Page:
As far as our values go, I would describe them as resilience & reinvention. Everybody here knows that entrepreneurship and innovation in the tobacco and textiles industries put Danville on the map decades ago. With manufacturing moving overseas and the tobacco industry declining, a lot of that wealth was lost, and we are now re-envisioning what entrepreneurship and innovation can look like in a rural area like Danville.”

Jess Edwards

Dan River Entrepreneurial Ecosystem Project

Danville, Virginia, USA

Danielle: “I’ve removed myself. I stopped offering my services to these service providers whose values I do not align with. I offer my support to entrepreneurs who do not get it through these high-impact tech-driven programs. I also have become more comfortable speaking up whenever I am participating in a panel discussion, judging startup pitches, etc. In October, I was on a jury to judge seven entrepreneurs who pitched their business idea. The last founder was a white male expat and the other jury members were clearly in favor of him because the way he pitched was eloquent and made him credible. But the business idea was in no sense better or more promising than the other six. I’m ok with being the controversial person in the room to call out these biases.

In my own business, I communicate my values and philosophies clearly. It helps to communicate ‘This is what you can expect from me, the person I am, this is the type of support I provide, and these are the values I stand by.’ If you don’t agree with them, you’re in the wrong place. And I communicate them regularly – what I constantly write about in my newsletter and blog posts, social media etc.”

Evy: “In working with a lot of other support organizations here in Puerto Rico, I have learned that one bad apple does not always represent the entire organization. If one person becomes a bottleneck in the ecosystem, I’ll pick up the phone for a direct conversation. If that doesn’t work, I don’t hesitate to find someone else in that entity and start building that relationship. 

I know that each community on the island has their own set of values, but it would be interesting to talk about what we all have in common, which values hold true across the entire ecosystem. As Latinx, we are generous and resourceful and help anyone who knocks on our door.”

Living the values in entrepreneurial ecosystem building

Take it personal, but not too personal.

Because most of us are deeply passionate about supporting our entrepreneurial communities, it can be incredibly personal – for better and worse. It’s what gets us out of bed in the morning, it’s what keeps the engine fueled and the processes of who-needs-what-when-who-do-I-know-and-who-can-help? that Denisse described. On the downside, when other actors in the ecosystem violate the norms we adhere to – knowingly or not – it becomes an emotional experience. 

Healing and nurturing strong and healthy entrepreneurial ecosystems requires us to be courageous enough to model generosity and kindness even if they’re not reciprocated. As Jess Edwards said, monitor all actors but don’t let their grievances get in the way of you doing your work. Human relationships are messy by nature. Don’t let that stop you.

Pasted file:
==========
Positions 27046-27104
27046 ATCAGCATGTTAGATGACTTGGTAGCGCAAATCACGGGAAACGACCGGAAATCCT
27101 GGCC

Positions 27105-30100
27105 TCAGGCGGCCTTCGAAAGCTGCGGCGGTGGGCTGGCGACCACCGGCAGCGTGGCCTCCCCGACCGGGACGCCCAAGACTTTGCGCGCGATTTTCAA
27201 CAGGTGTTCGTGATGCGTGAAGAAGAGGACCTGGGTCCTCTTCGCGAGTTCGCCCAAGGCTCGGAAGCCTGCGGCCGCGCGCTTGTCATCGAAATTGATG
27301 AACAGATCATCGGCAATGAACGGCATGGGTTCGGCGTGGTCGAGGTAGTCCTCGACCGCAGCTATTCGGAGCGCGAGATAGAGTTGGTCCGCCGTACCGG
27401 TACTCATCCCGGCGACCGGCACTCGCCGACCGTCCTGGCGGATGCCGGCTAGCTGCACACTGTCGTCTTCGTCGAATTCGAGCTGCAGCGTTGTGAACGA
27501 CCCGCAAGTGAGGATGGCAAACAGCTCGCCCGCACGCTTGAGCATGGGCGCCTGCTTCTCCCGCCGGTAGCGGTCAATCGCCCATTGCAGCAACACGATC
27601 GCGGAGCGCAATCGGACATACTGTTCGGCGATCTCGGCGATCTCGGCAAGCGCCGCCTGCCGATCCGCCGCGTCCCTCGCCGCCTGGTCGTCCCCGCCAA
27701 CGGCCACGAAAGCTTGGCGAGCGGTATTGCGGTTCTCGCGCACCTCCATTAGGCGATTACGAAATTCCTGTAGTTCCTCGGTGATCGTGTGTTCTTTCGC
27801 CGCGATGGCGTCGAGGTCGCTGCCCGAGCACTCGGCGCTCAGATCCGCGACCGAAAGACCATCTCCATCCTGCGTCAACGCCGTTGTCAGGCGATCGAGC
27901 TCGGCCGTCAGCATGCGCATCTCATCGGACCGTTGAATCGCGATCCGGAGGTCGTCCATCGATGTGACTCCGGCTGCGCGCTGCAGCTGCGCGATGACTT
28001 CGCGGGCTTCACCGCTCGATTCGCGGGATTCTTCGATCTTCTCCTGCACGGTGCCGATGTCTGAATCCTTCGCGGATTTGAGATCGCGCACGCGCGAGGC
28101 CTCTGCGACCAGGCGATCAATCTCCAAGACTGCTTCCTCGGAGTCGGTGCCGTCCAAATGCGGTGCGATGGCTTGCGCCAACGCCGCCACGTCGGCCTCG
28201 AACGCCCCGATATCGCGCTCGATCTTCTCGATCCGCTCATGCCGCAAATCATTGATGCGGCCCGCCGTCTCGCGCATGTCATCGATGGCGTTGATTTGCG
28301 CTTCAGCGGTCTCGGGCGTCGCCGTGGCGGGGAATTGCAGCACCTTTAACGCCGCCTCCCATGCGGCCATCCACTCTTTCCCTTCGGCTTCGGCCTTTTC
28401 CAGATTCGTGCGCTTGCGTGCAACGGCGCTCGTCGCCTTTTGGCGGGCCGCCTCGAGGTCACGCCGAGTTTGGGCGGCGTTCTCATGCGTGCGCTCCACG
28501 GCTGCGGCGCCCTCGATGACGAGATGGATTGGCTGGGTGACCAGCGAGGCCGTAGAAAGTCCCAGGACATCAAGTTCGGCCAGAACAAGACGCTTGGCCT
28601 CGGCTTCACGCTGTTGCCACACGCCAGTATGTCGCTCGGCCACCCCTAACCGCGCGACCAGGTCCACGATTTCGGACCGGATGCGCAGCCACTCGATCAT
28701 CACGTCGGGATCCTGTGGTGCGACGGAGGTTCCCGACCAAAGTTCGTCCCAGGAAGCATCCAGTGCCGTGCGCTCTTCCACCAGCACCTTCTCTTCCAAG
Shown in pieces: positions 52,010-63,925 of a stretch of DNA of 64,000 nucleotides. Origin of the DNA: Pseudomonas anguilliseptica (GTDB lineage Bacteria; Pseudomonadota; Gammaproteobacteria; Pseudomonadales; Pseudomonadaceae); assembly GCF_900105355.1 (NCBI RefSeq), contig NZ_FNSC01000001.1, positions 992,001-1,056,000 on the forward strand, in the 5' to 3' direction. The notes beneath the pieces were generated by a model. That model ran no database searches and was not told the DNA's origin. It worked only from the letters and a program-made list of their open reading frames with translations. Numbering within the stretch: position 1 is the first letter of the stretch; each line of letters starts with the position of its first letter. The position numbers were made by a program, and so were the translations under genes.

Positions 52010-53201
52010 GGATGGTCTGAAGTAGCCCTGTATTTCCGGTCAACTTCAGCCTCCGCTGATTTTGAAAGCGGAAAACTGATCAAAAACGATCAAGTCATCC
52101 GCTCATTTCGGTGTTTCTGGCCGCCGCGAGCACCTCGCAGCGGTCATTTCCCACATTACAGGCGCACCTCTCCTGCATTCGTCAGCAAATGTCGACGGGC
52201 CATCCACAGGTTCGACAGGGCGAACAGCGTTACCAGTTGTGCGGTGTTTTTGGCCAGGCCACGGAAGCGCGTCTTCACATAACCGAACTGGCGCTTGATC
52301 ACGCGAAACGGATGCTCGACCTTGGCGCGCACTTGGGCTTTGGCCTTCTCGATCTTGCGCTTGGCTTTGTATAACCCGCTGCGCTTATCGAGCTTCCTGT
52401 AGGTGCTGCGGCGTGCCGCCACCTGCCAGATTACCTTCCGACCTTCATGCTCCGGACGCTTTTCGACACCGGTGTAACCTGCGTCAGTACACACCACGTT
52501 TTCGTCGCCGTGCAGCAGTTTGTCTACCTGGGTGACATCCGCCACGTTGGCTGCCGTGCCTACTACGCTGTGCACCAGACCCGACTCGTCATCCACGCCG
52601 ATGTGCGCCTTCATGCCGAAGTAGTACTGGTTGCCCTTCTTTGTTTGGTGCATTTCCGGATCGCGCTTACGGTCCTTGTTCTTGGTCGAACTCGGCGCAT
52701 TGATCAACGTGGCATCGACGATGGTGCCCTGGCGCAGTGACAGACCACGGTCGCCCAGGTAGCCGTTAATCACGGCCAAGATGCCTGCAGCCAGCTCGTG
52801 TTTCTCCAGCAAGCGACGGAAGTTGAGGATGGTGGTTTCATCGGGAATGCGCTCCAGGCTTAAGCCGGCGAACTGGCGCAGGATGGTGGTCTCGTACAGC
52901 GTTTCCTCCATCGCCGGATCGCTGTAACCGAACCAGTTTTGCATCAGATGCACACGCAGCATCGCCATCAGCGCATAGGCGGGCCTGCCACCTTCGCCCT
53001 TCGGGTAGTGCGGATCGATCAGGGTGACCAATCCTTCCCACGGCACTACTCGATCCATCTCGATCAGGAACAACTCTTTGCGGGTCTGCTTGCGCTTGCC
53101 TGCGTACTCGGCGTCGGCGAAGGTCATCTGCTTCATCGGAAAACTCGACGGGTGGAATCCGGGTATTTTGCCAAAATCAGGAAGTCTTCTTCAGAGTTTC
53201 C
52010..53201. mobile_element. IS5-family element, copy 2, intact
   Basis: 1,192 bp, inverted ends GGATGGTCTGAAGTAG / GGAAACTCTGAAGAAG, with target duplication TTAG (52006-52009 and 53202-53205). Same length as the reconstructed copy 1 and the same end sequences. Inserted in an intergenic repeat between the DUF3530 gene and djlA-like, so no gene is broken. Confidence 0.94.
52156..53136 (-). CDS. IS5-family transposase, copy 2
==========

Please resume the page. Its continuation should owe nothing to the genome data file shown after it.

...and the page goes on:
Instead, try to facilitate collaboration with empathy and an abundance mindset. Take a step back and look objectively at the big picture. Keep a pulse on the friction in your ecosystem but remember you are not solely responsible for resolving that friction, nor is it your job to make sure everyone gets along. YOUR job is to create an environment in which others have the courage to put their ideas out there and leave their ego behind to grow the overall pie. To do that, model what’s needed to create what’s possible.

Invest in 1-1 relationships 

“Entrepreneurial ecosystems, at their heart, are based on human relationships.” (ESHIP playbook). For those to thrive, we must lay the foundation of trust. As Mildred said, if we don’t trust each other, there is no reason for us to show up for one another, let alone collaborate. Most entrepreneurial ecosystem builders are relationship weavers by nature. Embrace it. Even – and especially if – you have known other actors for a while and think you know what they’re about, what their goals and approaches are, take the time to nurture these relationships. Catch up one-on-one regularly, re-issue invitations to collaborate. 

Uncover your ecosystem’s values 

Know what drives you and how you want to show up, then dig a little deeper into what entrepreneurs and other actors in your ecosystem value.

  1. Know your own values. 
  2. Gather the actors in your ecosystem in a neutral environment. 
  3. Communicate and repeat these values whenever possible. 

Find more details about this discovery process in our workbook!

Keep doing the work.

Shifting norms and changing culture takes years and will only take root if done consistently and frequently. Even if it doesn’t feel that way at the beginning, you will eventually win people over. There will also be people who will never want to play nice and by these common norms. Keep in mind that giving up that scarcity mindset and trusting others without a guarantee of reciprocity is scary. It’s not your job to convince the inconvincible. It’s your job to keep inviting them and allowing them to witness how an abundance mindset and a give before you get (within reason) attitude contribute to a thriving entrepreneurial ecosystem. Stay the course and model the behavior you hope to see in others. 

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Photo by Arno Senoner on Unsplash